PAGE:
Sony Projector
Sony Interactive Tabletop with In-Touch Display

When science fiction and reality merge, your tables turn into touch-sensitive displays. Always in the forefront of innovation, Sony’s new projector can turn any surface into a Swish Touch Display.

With Google’s artificial intelligence defeating world sports champions and their cars driving themselves around in Austin, Mountain View and now Kirkland; the news of Sony turning sci-fi tech into reality may not come as a surprise but it certainly is fascinating.

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Sony’s futuristic projector technology – an Interactive Tabletop that turns any surface into a swish touch display – was revealed at SXSW (South by Southwest conference) Austin over the last weekend.

Similar to Google’s X Division, Sony’s Future Lab – an R&D group, is responsible for this latest projector prototype that can change the way we use projectors, and perhaps our tables.

Sony Projector
Sony Interactive Tabletop Assesses Tea Cup Depth

According to the Verge, one of the objects placed on the table was a teacup. The projector detected it and revealed information, such as the depth of the cup.

As part of a demonstration of how this new tech can bring books to life, Sony showcased an interactive version of Lewis Carrol’s Alice in Wonderland, where the fairy tale was brought to life in awe-inspiring tabletop animations.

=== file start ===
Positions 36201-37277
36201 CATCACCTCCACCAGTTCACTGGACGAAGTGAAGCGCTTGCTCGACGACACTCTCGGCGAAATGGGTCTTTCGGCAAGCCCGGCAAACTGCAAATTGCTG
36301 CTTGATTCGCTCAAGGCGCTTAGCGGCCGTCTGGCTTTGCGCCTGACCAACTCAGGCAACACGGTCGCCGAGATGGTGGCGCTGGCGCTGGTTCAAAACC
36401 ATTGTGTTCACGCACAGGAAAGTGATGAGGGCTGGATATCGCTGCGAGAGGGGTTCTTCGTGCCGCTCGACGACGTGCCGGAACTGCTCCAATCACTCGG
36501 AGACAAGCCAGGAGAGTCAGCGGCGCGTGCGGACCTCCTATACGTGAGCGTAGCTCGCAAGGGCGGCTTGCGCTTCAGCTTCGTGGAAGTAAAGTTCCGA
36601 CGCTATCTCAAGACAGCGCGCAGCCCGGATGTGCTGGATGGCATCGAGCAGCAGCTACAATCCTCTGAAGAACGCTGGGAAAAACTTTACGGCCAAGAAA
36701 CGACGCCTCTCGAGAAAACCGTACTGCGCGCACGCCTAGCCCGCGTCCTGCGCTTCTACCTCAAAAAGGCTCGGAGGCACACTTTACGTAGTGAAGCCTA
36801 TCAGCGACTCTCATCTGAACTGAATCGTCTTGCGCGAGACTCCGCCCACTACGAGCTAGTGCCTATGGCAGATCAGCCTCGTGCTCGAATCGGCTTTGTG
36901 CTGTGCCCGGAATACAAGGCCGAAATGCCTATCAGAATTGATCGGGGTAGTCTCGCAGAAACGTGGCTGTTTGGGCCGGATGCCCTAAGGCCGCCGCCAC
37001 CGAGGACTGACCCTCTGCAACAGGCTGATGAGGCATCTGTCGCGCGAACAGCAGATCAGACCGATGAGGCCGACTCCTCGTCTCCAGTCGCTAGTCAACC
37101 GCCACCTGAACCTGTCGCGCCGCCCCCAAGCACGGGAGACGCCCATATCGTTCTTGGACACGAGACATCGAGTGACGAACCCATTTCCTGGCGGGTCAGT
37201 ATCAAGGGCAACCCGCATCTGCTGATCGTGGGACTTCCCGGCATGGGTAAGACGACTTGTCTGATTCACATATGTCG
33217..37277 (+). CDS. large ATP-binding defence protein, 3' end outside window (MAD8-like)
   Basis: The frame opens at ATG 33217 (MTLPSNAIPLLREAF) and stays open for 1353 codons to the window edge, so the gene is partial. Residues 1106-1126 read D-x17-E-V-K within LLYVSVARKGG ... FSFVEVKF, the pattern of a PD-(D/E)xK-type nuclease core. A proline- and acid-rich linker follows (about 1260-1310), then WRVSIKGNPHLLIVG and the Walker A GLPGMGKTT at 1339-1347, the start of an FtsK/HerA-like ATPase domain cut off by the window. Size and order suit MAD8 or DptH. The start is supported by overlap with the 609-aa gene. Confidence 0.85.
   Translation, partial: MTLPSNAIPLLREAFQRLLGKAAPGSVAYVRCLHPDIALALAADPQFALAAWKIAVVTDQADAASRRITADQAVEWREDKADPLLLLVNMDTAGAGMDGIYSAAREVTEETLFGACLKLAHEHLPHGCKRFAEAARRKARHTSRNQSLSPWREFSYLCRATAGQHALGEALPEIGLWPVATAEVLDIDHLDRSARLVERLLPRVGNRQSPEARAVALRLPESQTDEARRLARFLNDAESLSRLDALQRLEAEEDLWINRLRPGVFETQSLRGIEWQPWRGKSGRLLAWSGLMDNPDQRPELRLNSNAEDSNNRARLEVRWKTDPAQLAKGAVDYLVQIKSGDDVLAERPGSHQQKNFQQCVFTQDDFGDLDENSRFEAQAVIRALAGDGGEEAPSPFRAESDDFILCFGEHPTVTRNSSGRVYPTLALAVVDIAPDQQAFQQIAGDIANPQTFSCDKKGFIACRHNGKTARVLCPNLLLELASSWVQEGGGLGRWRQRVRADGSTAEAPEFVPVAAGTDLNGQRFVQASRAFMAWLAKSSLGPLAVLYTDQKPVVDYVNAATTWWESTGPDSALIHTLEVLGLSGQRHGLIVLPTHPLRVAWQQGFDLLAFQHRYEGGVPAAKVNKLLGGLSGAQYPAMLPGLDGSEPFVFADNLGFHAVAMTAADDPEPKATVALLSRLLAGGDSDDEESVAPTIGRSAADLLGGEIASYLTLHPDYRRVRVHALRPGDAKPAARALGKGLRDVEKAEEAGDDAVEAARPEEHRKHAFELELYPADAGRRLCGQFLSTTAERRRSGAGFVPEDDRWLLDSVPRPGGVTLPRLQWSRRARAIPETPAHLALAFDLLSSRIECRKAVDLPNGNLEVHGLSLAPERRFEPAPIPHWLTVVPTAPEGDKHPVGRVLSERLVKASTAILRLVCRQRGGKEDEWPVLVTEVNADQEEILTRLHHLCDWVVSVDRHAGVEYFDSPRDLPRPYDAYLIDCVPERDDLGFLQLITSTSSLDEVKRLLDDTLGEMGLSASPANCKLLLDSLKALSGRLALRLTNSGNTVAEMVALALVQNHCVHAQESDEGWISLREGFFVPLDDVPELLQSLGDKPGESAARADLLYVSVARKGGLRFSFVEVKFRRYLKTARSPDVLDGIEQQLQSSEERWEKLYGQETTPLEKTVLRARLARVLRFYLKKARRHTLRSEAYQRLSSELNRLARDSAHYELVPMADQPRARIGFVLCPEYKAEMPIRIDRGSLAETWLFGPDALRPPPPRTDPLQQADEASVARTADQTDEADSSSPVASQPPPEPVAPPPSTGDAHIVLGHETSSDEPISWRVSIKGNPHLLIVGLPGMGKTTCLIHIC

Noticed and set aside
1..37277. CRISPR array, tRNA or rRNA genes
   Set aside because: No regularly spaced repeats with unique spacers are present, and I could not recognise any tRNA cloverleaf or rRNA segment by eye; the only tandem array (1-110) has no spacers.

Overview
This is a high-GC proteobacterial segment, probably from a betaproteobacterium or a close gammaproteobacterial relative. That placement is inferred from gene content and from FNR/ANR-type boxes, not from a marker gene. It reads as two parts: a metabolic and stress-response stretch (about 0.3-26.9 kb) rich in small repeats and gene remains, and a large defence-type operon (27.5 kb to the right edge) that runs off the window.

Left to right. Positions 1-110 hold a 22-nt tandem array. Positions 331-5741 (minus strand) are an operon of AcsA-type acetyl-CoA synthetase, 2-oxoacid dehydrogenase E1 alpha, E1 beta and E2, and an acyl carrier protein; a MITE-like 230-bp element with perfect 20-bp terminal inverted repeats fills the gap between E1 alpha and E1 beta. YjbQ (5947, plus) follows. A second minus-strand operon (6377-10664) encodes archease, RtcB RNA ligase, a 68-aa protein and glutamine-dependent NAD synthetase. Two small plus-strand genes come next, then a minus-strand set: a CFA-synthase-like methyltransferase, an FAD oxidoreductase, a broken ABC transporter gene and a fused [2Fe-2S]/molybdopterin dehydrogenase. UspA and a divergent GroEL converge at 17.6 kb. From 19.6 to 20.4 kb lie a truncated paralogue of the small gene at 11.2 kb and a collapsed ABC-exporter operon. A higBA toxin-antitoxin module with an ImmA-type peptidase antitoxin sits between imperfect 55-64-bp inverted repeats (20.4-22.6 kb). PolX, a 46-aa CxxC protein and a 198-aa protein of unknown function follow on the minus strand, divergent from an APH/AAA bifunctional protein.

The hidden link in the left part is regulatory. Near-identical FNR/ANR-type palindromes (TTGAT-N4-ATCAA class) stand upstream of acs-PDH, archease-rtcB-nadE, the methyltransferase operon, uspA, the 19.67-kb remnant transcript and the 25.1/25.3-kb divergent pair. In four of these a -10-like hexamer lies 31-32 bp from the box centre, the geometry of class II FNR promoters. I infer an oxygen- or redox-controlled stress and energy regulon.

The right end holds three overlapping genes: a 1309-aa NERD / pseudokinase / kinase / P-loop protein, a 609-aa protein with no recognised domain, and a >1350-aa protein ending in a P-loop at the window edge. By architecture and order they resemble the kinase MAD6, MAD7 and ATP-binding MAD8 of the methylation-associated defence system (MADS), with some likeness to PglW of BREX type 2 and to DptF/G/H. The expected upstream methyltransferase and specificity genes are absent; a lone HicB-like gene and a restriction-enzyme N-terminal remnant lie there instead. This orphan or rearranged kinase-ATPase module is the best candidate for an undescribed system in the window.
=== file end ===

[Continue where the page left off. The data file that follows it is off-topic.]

Sony projectors
Alice in Wonderland Animations Spring to Life

The prototype was programmed to recognize Alice in Wonderland. At the demonstration, when the book was opened by a Sony representative, the animations sprang to life. As fictitious as it may seem, these animations can be dragged off the page and made to interact with nearby physical objects, like a teacup.

As fictitious as it may seem, these animations can be dragged off the page and made to interact with nearby physical objects, like a teacup.

Hovering the fingers over any portion of the surface, highlights the grid of light the projector uses to monitor hand movements. Pressing a finger results in the tabletop tracking the direction of the hand.

While the practicality of a projector like this seems limited for now, it’s not hard to visualize this excellent device being used as an educational tool that turns all those amazing fairy tales and history books into animated interactive lessons.

It could also support some of the augmented reality and hologramatic headsets like Microsoft’s HoloLens that are about to be launched on the market.

Sony stresses that this is just a prototype and we may not be able to get our hands on one anytime soon. But when Sony finally makes it available either as a consumer product or an educational tool, something this cool is bound to change lives.

The future is closer to reality than you think.